Last month, Coach Mike Krzyzewski reached a milestone, becoming the first coach in men’s Division I basketball to reach 1000 victories.
It didn’t start off too well for Coach K. In his first three years at Duke, Coach K’s record was 38-47, with one post-season appearance at the NIT. In his third year, he had recruited a highly-praised incoming group — Johnny Dawkins, Mark Alarie, Jay Bilas, and David Henderson. But the freshmen and their teammates look a lot of lumps that year, going 3-11 in the ACC. Facing second-seed Virginia (led by Ralph Sampson) in the ACC tournament, the young Blue Devils were blown off the court 109-66.
At an informal post-game dinner, sports information director Johnny Moore raised a glass saying, “Here’s to forgetting tonight.” Krzyzewski told everyone to put down their glasses.
“Here’s to never forgetting tonight,” Krzyzewski admonished.
Many alumni and other big supporters of Duke Athletics were calling for Krzyzewski’s head. They could barely pronounce his name and thought that, despite Bobby Knight’s endorsement, Duke had made the wrong choice back in 1980.
Tom Butters, the AD at the time, stuck with the young coach. He believed in Mike Krzyzewski: his approach, his integrity, his commitment to family, and his unwavering approach to developing young men through teaching on and off the court.
In the fall of 1983, I came to a Duke as a freshman. The core group of Alarie, Bilas, Dawkins, and Henderson were joined by my classmate, Tommy Amaker (now head coach at Harvard). When the team arrived at Cameron Indoor Stadium for practice on October 15, there was no fanfare. Duke was not the well-known (and oft-hated) team it is these days. No, the only thing that greeted this team was the scoreboard which was lit up with the ACC tournament score, 109-66, from back in March.
It was clear to the players that Coach K wasn’t about padding egos. He was and has always been about challenging his players to grow.
Those were fun days to be a Cameron Crazy. But the success did not come overnight. The ACC was extremely competitive, and despite Duke’s improvements, they went 7-7 and 8-6 in the league in ’84 & ’85.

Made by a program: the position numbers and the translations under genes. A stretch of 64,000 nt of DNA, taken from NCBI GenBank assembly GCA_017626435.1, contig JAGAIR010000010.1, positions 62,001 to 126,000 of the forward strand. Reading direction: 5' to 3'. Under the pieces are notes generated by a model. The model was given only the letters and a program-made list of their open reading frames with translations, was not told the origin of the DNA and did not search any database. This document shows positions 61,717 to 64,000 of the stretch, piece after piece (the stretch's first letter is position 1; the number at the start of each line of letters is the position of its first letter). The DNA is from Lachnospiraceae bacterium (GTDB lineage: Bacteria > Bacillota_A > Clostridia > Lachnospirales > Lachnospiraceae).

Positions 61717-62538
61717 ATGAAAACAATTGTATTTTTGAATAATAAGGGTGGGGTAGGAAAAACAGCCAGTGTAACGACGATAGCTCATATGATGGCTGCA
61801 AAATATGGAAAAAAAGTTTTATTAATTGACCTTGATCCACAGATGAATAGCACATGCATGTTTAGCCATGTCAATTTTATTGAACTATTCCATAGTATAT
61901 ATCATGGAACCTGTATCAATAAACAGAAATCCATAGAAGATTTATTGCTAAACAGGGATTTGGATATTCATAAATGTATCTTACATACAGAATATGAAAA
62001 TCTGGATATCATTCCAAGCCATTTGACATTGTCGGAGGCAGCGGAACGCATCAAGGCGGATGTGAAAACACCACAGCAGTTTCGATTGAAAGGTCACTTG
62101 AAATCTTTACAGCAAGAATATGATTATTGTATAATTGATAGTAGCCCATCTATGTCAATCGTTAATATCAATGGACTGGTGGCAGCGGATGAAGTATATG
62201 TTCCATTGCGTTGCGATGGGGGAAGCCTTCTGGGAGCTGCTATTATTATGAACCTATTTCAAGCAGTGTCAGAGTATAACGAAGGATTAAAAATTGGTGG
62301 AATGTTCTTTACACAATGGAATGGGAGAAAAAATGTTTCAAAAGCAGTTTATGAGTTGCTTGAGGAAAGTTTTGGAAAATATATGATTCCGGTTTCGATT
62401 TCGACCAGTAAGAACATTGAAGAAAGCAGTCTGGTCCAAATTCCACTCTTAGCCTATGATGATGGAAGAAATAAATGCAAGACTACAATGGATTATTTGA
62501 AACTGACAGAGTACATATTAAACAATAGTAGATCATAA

The next year, when Dawkins et al. were seniors, the Blue Devils had a tremendous year, eventually losing in the NCAA finals to Louisville, but posting a 37-3 record.
Over the next nine years, Krzyzewski’s teams made the Final Four seven times (in ’86, ’88, ’89, ’90, ’91, ’92, & ’94) — an impressive achievement.
There has been so much written about Coach K and his successes — on the collegiate and Olympic level — but at this recent milestone of 1000 NCAA wins, I want to add a few thoughts. I have had the pleasure of watching Coach K for 30 years and am convinced that it is his ability to look long-term, and yet be in the moment, that is central to his success.
He is so passionate about teaching and about getting his players to compete all the time. Check out this story from an NCAA game in 2011.
Duke was in the middle of a tight NCAA tournament game against Michigan in the round of 32 in 2011, and Krzyzewski decided he needed to send his team a message.
“We weren’t playing well in the second half,” said Todd Zafirovski… “I think he might have been even telling someone, ‘you need to dive on the court.’
“All of the sudden, you see Coach dive on the floor in the middle of a huddle. We’re all crowding around him, he jumps off of his chair and just dives on the floor. Everyone just kind of looked at each other. It’s like, if he’s going to do that, we have to be able to go out there and do that, too.
“He’ll do whatever it takes even at—what is he now, 67 years old? He’ll do whatever it takes.”
And while Duke basketball might have a “system” (man-to-man defense, motion offense with spacing, etc.), it is Coach K’s ability to adjust that has helped him achieve 1000 wins. As an example, Duke played zone defense against Louisville last month, beating them on the road. Coach K doesn’t really “like” to play zone. But he knew something needed be changed, after his team was getting beaten by teams with quicker guards. “Before you’re ever critical, constructively, of your team, I think you have to say, ‘Am I putting my team in the best position to be successful offensively and defensively?’ ” Krzyzewski said. “And I’m constantly working on that.”
This work ethic combined with the ability to adjust and adapt is central to Krzyzewski’s success. It allows him to keep the long-view in mind, but to be fully present for each and every practice and game. And this full presence gives him the opportunity to do what he loves most — connect with his players and motivate them. Coach K gets the final word on this:
I believe that my work is as much about words as it is about basketball. Choosing the right words is no less important to the outcome of a game than choosing the right players and strategies for the court. As a coach, leader and teacher, my primary task is motivation. How do I get a group motivated, not only to be their individual best but also to become better as a team? I have always said that two are better than one, but only if two can act as one (WSJ, 2011).